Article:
If Arkansas goes undefeated in the SEC, wins the SEC championship game, and doesn't play in the BCS national championship game, it would be the second time the SEC has a team go undefeated in the conference but is denied a trip to the BCS national championship game. Since USC is seen as the 2004 champion even though they didn't play in the BCS championship game, and despite LSU being undefeated and winner of the BCS championship game, it will finally prove something never thought possible; the SEC isn't over rated. At that point it would be clear voters see no value in a SEC conference champion that remains unbeaten; the voters see no value in a Conference Championship Game, and quite bluntly, no respect for the legendary SEC and the myth of its conference superiority.
You would then have both sides of the non conference schedule argument, on one side Auburn didn't play enough tough teams on their schedule to earn the trip to the national championship game in 2004, and in 2006 Arkansas would have played too tough of competition to earn the trip.
One side of the argument suggests the system discourages big-time non-conference games during the regular season. Texas, California, and Arkansas would all be in the mix as a 0 or 1 loss team without those difficult non conference losses. After all, if we follow that line of thinking, Rutgers remains undefeated and is still in the discussion because they defeated North Carolina and Illinois as their big non conference games. hmm...
The Big East as a whole supposedly can't get any respect for their collective non-conference schedule, with the best win being Louisville over Kansas State at Kansas State, something Texas failed to do. This perception of a weak conference because of a weak schedule somehow fails to match expectations though, because as it turns out, the SEC and the Big East have the same number of teams in the AP top 10, but the Big East has more teams than the SEC in the current BCS poll. In fact, the Big East is the model for how to schedule non conference games, how else can you explain the fact the Big East has 2 more teams in the BCS top 10 than the Big 12, ACC, and PAC-10 combined, and could very easily finish the season that way.
In other words, no matter what propaganda is being thrown out of the Leader and your local sports editorial, in the BCS weaker schedules are rewarded, and big conferences are penalized.
Notre Dame is the exception. It does fit this model, but as an independent it doesn't have to. The Notre Dame schedule breaks down like this:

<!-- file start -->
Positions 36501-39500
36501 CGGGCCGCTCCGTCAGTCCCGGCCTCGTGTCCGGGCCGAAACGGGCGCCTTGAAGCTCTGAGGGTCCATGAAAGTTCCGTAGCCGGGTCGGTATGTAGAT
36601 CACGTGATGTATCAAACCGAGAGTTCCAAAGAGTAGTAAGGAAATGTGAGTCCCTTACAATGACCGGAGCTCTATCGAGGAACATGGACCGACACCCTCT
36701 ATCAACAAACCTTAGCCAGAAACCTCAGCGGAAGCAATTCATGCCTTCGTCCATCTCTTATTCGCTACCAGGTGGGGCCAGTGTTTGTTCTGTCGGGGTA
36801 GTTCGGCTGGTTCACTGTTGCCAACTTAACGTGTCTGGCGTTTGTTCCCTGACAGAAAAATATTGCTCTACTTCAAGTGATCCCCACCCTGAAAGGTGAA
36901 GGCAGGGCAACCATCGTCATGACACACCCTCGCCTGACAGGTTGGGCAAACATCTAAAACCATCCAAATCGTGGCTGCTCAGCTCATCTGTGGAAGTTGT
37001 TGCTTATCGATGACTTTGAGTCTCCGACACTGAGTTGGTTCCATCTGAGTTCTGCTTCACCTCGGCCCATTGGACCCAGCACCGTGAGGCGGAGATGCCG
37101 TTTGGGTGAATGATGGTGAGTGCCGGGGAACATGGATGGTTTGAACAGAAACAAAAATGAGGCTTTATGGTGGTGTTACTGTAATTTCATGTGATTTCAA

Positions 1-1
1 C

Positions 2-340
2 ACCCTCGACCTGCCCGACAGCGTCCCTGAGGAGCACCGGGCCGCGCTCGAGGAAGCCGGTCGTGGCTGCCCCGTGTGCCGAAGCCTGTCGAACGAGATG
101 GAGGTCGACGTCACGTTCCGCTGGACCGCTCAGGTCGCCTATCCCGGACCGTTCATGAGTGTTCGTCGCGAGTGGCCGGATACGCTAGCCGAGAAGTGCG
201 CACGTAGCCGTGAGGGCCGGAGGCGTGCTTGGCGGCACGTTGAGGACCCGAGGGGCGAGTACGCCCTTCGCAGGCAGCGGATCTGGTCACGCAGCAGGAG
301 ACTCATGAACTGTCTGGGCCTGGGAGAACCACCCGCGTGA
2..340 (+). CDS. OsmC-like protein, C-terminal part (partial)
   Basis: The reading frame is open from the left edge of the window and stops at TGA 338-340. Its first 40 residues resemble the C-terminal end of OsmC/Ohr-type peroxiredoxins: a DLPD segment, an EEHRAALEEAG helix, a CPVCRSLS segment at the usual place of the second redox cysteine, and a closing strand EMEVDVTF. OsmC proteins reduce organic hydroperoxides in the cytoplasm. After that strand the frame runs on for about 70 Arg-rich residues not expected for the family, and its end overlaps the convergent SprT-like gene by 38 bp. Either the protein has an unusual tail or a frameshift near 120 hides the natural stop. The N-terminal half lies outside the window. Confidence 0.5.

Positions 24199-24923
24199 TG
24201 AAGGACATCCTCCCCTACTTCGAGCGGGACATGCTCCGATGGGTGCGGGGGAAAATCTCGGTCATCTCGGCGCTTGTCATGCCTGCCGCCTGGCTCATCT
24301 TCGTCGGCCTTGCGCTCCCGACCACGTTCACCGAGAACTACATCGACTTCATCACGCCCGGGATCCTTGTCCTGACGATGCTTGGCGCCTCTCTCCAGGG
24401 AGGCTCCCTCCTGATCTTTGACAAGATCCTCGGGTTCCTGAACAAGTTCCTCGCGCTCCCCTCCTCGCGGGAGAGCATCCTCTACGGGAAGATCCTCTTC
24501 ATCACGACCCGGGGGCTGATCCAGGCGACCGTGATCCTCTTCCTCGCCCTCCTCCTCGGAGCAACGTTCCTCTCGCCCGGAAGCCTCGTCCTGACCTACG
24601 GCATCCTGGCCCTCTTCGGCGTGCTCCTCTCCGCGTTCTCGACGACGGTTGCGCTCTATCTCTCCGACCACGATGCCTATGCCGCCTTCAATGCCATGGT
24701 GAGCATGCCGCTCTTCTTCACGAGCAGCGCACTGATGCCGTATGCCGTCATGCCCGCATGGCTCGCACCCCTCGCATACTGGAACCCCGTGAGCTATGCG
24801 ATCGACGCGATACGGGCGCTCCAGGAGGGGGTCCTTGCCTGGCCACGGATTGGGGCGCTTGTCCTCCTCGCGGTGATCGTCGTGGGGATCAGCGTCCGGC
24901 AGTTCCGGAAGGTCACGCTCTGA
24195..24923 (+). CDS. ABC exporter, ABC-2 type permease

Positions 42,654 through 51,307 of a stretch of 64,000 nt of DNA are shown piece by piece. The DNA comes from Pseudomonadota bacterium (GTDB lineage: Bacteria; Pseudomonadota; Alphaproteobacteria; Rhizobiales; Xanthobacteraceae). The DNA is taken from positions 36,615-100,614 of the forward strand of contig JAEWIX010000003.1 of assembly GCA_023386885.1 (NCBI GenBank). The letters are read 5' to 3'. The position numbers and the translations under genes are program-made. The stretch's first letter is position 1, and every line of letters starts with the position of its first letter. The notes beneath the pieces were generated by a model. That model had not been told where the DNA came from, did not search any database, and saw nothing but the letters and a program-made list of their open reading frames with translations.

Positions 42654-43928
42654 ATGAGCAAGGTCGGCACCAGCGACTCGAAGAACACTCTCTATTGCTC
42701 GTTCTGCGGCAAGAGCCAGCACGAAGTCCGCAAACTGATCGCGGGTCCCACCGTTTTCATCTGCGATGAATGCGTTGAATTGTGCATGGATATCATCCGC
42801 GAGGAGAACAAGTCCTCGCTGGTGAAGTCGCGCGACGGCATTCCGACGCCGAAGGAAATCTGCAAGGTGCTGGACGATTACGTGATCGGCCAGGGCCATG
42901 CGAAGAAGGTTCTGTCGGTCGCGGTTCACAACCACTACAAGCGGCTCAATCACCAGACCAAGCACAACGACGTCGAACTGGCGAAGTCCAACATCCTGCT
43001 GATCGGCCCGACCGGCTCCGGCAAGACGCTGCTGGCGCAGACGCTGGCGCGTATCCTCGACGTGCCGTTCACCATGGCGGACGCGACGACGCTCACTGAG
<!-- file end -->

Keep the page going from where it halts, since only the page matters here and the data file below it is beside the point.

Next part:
Georgia Tech (8-2)
Penn State (7-4)
Air Force (4-5)
Michigan State (4-7)
North Carolina (1-9)
That is a respectable schedule, for every team in a NCAA division 1 BCS conference. The non-conference schedule would basically be Army, Navy, Air Force, and Stanford. Basically, the Big East teams with supposedly bad non-conference schedules have tougher non-conference schedules than Notre Dame.
However there is a flip side of the non conference schedule argument that is equally compelling. When it is all said and done, there will be 5 big time non conference games of consequence this season. Arkansas vs USC, Ohio State vs Texas, and Tennessee vs California, Michigan vs Notre Dame, and Notre Dame vs USC.
My hope is voters find a way to insure the two teams in the National Championship Game comes from the short list above. I think teams that play tough non-conference games, win or lose, need to be rewarded over teams that don't play tough non-conference. Otherwise in the future, Notre Dame will be the last hope for a compelling non-conference game, something that would almost certainly hurt college football as the dollars of the BCS trump the entertainment of the games that makes it both successful, and profitable, during the regular season.
This scenario still will not solve the big issue though. If USC runs the table, and I think they will, the Big 10 and Big East, arguably the 2 weaker of the 6 major BCS conferences, have a better chance to get 2 teams in BCS bowls based on games remaining and current BCS rankings than the 4 major conferences do. How pathetic is the BCS that California, the Florida/Arkansas loser, Oklahoma, and whomever finishes second in the ACC will probably watch Ohio State/Michigan loser and Louisville in a BCS bowl, not despite, rather because of their weak schedules, and because the Big 10 and Big East are weaker conferences this year.
Let the media and fan hype for the power of the Big Ten and Big East begin, because the other conferences are down if Arkansas, Texas, Wake Forest, and USC turn out to be as good as we think they are and win thier remaining games. Time to schedule cup cakes in September, to not do so will cost your school millions in January.
So SMQ, how can the SEC not split up, how can the PAC-10 tolerate, how can the Big 12 and ACC justify 12 team conferences if it is their strength that hurts those conferences the most in making money under the BCS system? This is the BCS without the Boise State rule in effect, not to mention without the Notre Dame exception, god forbid Boise State makes the BCS top 10 by seasons end and Notre Dame gets selected for no other reason than, they are Notre Dame.